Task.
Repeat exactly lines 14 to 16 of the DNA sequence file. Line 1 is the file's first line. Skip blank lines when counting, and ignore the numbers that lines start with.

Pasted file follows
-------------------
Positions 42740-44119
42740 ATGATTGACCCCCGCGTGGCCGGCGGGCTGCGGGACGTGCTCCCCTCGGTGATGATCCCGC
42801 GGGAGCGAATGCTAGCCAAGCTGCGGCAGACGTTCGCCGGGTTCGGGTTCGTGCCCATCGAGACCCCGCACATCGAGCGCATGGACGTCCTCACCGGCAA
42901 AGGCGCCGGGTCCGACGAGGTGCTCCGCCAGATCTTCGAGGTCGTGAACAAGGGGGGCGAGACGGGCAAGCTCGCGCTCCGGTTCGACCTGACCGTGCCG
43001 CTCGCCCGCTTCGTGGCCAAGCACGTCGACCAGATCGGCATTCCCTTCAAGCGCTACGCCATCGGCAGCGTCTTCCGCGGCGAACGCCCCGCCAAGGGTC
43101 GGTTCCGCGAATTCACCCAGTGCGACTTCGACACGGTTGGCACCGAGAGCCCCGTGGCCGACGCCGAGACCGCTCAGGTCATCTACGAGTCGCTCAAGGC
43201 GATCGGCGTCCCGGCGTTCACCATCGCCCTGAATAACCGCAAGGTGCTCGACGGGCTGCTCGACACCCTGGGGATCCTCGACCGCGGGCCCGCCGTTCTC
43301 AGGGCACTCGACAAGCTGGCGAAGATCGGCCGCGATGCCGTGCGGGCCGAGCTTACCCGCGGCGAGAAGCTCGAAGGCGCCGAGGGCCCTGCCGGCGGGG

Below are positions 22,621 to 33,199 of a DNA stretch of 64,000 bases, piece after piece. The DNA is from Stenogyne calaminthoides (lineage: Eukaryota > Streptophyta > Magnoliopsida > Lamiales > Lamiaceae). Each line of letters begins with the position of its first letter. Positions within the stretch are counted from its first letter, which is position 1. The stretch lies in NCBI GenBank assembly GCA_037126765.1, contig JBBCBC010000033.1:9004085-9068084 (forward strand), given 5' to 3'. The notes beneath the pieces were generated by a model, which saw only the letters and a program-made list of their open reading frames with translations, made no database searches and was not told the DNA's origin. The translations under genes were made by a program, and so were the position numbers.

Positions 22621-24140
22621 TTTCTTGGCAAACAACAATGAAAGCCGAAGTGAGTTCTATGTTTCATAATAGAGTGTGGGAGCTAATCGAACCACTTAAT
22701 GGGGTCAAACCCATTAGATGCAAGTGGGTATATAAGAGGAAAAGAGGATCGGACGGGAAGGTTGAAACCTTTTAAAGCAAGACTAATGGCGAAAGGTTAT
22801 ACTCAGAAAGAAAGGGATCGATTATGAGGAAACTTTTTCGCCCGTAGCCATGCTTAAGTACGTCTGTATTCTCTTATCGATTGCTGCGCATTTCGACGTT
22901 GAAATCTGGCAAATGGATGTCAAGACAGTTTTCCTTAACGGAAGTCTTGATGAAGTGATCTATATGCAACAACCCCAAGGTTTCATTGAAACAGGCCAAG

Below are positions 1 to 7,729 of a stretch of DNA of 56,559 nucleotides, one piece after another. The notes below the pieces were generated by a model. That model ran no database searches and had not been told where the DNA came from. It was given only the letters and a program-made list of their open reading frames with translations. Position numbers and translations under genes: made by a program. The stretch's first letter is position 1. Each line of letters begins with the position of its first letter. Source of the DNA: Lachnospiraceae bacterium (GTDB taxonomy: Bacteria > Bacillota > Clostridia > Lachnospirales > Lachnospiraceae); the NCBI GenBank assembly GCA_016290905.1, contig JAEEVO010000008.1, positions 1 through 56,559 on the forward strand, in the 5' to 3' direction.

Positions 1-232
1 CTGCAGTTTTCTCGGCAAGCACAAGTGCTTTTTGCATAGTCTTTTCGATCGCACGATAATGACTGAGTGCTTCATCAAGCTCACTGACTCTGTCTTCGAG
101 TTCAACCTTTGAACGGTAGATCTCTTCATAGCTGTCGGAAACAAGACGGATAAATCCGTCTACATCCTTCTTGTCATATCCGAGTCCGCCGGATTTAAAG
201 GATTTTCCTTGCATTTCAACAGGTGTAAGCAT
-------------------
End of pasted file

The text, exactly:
22901 GAAATCTGGCAAATGGATGTCAAGACAGTTTTCCTTAACGGAAGTCTTGATGAAGTGATCTATATGCAACAACCCCAAGGTTTCATTGAAACAGGCCAAG

Below are positions 1 to 7,729 of a stretch of DNA of 56,559 nucleotides, one piece after another. The notes below the pieces were generated by a model. That model ran no database searches and had not been told where the DNA came from. It was given only the letters and a program-made list of their open reading frames with translations. Position numbers and translations under genes: made by a program. The stretch's first letter is position 1. Each line of letters begins with the position of its first letter. Source of the DNA: Lachnospiraceae bacterium (GTDB taxonomy: Bacteria > Bacillota > Clostridia > Lachnospirales > Lachnospiraceae); the NCBI GenBank assembly GCA_016290905.1, contig JAEEVO010000008.1, positions 1 through 56,559 on the forward strand, in the 5' to 3' direction.

Positions 1-232